BRIEF HISTORY OF ART 5 Edit
Disclaimer: Due to the extensive subject matters inherent within this topic, efforts have been made to briefly represent significant movements throughout the history of art, with special attention to the two-dimensional, from antiquity unto the current age. By definition, inclusion of all art movements would be impossible, and still remain brief. Please feel free to add missed art movements, such as presented here in a quasi-chronological order, as long as no damages are done to the pre-existing sub topics.
Romanesque art refers to the art of Western Europe from approximately 1000 AD to the rise of the Gothic style, which rose in the 13th century or later, depending on region. The study of medieval art began in the early nineteenth century when historians, following their peers in the natural sciences in an effort to classify their field of inquiry, coined the term "Romanesque" to encompass the western European artistic production, especially the architecture, of the 11th and 12th centuries. The term is both useful and misleading. Medieval sculptors and architects of southern France and Spain had firsthand knowledge of the many Roman monuments in the region, lending legitimacy to the term "Romanesque." However, "Romanesque Art" is not a return to classical ideals. Rather, this style is marked by a renewed interest in Roman construction techniques.
The expansion of monasticism was the main force behind the unprecedented artistic and cultural activity of the 11th and 12th centuries. New orders were founded, such as the Cistercian, Cluniac, and Carthusian, and with these orders, more monasteries were established throughout Europe.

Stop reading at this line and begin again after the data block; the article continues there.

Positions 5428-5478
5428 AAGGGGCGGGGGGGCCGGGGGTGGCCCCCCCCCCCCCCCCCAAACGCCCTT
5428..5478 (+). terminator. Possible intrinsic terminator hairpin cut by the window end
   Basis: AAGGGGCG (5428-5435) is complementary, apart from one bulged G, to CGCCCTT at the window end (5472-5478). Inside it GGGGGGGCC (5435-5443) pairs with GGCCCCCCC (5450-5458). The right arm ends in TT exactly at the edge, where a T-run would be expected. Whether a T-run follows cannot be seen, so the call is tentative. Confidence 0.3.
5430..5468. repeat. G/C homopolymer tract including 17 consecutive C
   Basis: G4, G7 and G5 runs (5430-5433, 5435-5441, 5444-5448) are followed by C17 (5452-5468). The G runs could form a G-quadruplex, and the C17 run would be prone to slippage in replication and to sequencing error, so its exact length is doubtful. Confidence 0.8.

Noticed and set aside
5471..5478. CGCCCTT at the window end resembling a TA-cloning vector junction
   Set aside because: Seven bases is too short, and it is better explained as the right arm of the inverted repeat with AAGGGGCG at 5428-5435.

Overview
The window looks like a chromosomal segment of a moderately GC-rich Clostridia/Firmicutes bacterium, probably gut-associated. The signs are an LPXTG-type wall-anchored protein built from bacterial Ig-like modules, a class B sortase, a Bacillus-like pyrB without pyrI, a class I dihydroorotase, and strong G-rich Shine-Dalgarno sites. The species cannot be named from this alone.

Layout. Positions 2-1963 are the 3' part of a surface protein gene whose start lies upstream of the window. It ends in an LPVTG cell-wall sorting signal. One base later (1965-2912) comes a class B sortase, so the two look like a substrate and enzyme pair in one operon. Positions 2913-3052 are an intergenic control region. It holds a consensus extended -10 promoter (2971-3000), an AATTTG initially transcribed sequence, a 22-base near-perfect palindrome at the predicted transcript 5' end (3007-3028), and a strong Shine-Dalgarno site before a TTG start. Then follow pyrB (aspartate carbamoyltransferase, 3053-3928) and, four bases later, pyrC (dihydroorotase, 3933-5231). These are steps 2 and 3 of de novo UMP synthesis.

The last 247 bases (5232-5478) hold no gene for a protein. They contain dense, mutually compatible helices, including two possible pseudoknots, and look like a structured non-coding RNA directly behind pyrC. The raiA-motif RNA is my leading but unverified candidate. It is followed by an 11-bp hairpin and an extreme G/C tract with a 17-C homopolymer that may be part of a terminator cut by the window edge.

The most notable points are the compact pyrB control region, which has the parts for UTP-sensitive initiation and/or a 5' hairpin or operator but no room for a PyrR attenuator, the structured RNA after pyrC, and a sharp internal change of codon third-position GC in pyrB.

top left: Crucifixion and the Defeat of Hades, mid-10th century, ivory
top right:The Scribe Eadwine, from Canterbury Psalter,1150 AD
bottom: detail Bayeux Tapestry, Battle of Hastings, 1070-1080 AD, embroidered wool on linen, entire length 229' 8"
The new monasteries became repositories of knowledge: in addition to the Bible, the liturgical texts and the writings of the Latin and Greek Church Fathers, their scriptoria copied the works of classical philosophers and theoreticians, as well as Latin translations of Arabic treatises on mathematics and medicine. Glowing illuminations often decorated the pages of these books, and the most eminent among them were adorned with sumptuous bindings.
More important than its synthesis of various influences, Romanesque art formulated a visual idiom capable of spelling out the tenets of the Christian faith. Romanesque architects used the tympanum, on which the Last Judgment or other prophetic scenes could unfold, acting as a stern preparation for the mystical experience to be found within the church, and the symbolic nature of entering the holy building. Inside, as they meandered around the building, the faithful encountered other scenes from biblical history on doors, capitals and walls. "Byzantine influences," by way of Italy, found echoes in Romanesque art from the late 11th century onward. The 10th-century plaque of the Crucifixion and the Defeat of Hades (see above) reveals that Byzantium had preserved certain features of Hellenistic art that had disappeared in the West, such as a coherent modeling of the human body under drapery and a repertoire of gestures expressing emotions.
excerpted from: http://en.wikipedia.org/wiki/Romanesque_art
top left: Moses Expounding the Law, from Bury Bible. early 12th century
top right: Life and Miracles of St. Audomarus (Omer), 11th century
bottom: Revelation to St John, Apocalypse of St.-Sever,1050 AD
to be continued...
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